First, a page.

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For anyone in or near retirement, your Social Security benefits are probably top of mind. Yes, the program’s outlook is a bit murky in the long run, though some benefits will undoubtedly be there for you. Meantime, it’s essential to get the most you can out of the program. So take a close look at this package of stories by Money assistant managing editor Karen Damato, who clarifies some popular misconceptions. For one thing, the common wisdom that you can claim benefits as early as age 62 is not, precisely, true. Further, starting with people reaching 62 this month, the full retirement age creeps up from 66 to 67 in two-month increments over the next six years. That’s essentially a benefit cut whatever the age at which you start your benefits. Finally, don’t miss the five ways you can get free Social Security help at the program’s website. You’ll want to bookmark all of them.

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Why You Probably Can't Collect Social Security When You Turn 62

You’ve probably heard this a million times: You can collect Social Security as early when you celebrate your 62nd birthday. Not quite. Turns out, there are some quirks to the system—it is the federal government, after all. So you need to allow some leeway. Money

This Money-Saving IRA Strategy Could Be Toast Soon

If you have been planning to pass along IRA balances to your kids or grandkids, heads up. Proposed legislation may limit these “stretch IRAs,” which let heirs take distributions over their lifetime, thereby easing the tax bite. Writer Darla Mercado offers possible alternatives for transferring wealth. CNBC

How to Claim the Retirement Saver’s Credit

For workers with a low or moderate income—hey there, millennials—you may qualify for a saver’s credit. This tax break, which is often overlooked, can be claimed in addition to any tax deduction you get by contributing to a retirement plan, such as a 401(k) or IRA. Writer Emily Brandon explains. US NEWS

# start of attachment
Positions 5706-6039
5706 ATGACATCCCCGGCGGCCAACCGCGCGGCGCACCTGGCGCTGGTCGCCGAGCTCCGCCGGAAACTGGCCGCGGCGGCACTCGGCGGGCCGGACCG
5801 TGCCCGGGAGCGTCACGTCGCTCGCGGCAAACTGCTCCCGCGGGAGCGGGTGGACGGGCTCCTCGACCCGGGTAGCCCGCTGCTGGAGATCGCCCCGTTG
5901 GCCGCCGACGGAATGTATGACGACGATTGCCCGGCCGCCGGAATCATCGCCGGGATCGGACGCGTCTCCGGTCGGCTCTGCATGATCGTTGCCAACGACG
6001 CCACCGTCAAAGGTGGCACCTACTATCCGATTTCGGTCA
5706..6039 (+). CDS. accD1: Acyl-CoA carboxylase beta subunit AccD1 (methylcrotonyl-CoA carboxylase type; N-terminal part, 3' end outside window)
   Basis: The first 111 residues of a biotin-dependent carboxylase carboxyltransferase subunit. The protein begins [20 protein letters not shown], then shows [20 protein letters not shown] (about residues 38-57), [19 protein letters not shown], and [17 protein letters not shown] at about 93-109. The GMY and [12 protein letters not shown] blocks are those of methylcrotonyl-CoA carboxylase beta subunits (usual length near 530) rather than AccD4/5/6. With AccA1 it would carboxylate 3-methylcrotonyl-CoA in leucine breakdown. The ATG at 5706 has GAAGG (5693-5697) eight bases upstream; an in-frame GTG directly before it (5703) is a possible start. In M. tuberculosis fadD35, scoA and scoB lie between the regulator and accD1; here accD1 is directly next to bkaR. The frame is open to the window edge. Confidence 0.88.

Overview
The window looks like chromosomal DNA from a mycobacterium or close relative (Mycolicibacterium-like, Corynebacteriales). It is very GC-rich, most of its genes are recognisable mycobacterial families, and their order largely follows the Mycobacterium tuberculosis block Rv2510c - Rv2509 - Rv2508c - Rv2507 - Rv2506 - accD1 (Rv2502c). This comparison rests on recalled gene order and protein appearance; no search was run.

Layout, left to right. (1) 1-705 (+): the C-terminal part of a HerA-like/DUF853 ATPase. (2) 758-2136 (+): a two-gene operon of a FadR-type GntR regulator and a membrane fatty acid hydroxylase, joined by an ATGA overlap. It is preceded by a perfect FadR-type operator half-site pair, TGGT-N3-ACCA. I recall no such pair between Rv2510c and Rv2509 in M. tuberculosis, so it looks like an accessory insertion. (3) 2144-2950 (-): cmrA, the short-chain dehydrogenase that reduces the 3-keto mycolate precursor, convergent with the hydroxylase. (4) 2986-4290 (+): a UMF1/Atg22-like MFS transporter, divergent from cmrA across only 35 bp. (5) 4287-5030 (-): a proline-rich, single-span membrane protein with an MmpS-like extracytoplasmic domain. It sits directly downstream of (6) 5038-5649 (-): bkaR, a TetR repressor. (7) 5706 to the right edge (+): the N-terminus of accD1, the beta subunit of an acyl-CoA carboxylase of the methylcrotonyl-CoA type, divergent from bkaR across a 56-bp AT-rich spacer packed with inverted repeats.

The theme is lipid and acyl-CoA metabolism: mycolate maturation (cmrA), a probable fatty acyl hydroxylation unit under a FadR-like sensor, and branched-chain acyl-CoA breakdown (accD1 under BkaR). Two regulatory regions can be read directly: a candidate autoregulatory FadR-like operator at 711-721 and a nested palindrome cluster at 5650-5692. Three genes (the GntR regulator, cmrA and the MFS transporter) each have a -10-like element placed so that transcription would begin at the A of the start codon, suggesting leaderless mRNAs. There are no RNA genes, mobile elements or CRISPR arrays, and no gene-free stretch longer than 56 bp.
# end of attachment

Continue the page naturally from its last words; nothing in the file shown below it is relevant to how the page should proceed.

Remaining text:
Regret Signing Up for Medicare Advantage? You’ve Got a Do-Over Now

Medicare’s annual enrollment period is over, but for some beneficiaries, a window remains open. If you are in a private Medicare Advantage plan, you have until Feb. 14 to make a switch to traditional Medicare, as well as purchase a Part D drug plan. Writer Elizabeth O’Brien has the details. Money

The Top Retirement Fears and How to Tackle Them

It’s easy to get anxious about managing in retirement, given the long list of risks you face, including running out of money, cuts to Social Security and declining health. Actuary Steve Vernon provides steps you can take to ease your fears. Hint: Getting advice from a pro can help. CBS MoneyWATCH

How a Change to Military Benefits Will Affect Millions of Workers

Starting in 2018, the military will be switching to a new retirement plan. The traditional pension is being cut back, and members will be able to contribute to the federal Thrift Savings Plan. Current service members have big decisions to make, since you will be able to choose between old and new plans. Start reviewing the numbers. CITYLAB

Older Americans Are at Risk as Congress Takes an Axe to Obamacare

The proposed repeal of the Affordable Care Act by Congress has major implications for older Americans. For those seeking to retire early, or who lose a job later in life, Obamacare has provided a key source of health care coverage until Medicare kicks in, points out reporter Mark Miller. The repeal would also increase Medicare spending, which will push up costs for beneficiaries. Stay tuned to this one. REUTERS

Growing Numbers of Americans Are Retiring Outside the U.S.

Many older Americans dream of living abroad in retirement. Some 400,000 seniors have actually relocated overseas, and that number is expected to climb over the next decade. Lower costs are a key reason, of course. But there are hurdles to being an expat, especially securing access to health care. USA TODAY

How to Become a ‘Superager’

Why do some older people stay mentally sharp while others decline? A key reason may be how much you challenge yourself, both physically and mentally, research has found. That exertion has an impact on key regions of your brain. So don’t look at retirement as simply a time to relax, but also to try new things. NEW YORK TIMES


Will Giving My Niece Money for Her IRA Trigger a Tax Bill?

Q. My niece is in her mid-20s and working part time, making about $15,000 per year. Can I give her a gift of $5,500 to put into a Roth IRA without increasing her taxes for the year? — Kathy, Tucson

A: There’s a lot of confusion about gift taxes, but few people ever run afoul of the limits. So you can relax—your niece won’t face a higher tax bill because of your generosity. READ MORE


“Knowing what you don’t know is more useful than being brilliant.”

--Investor Charlie Munger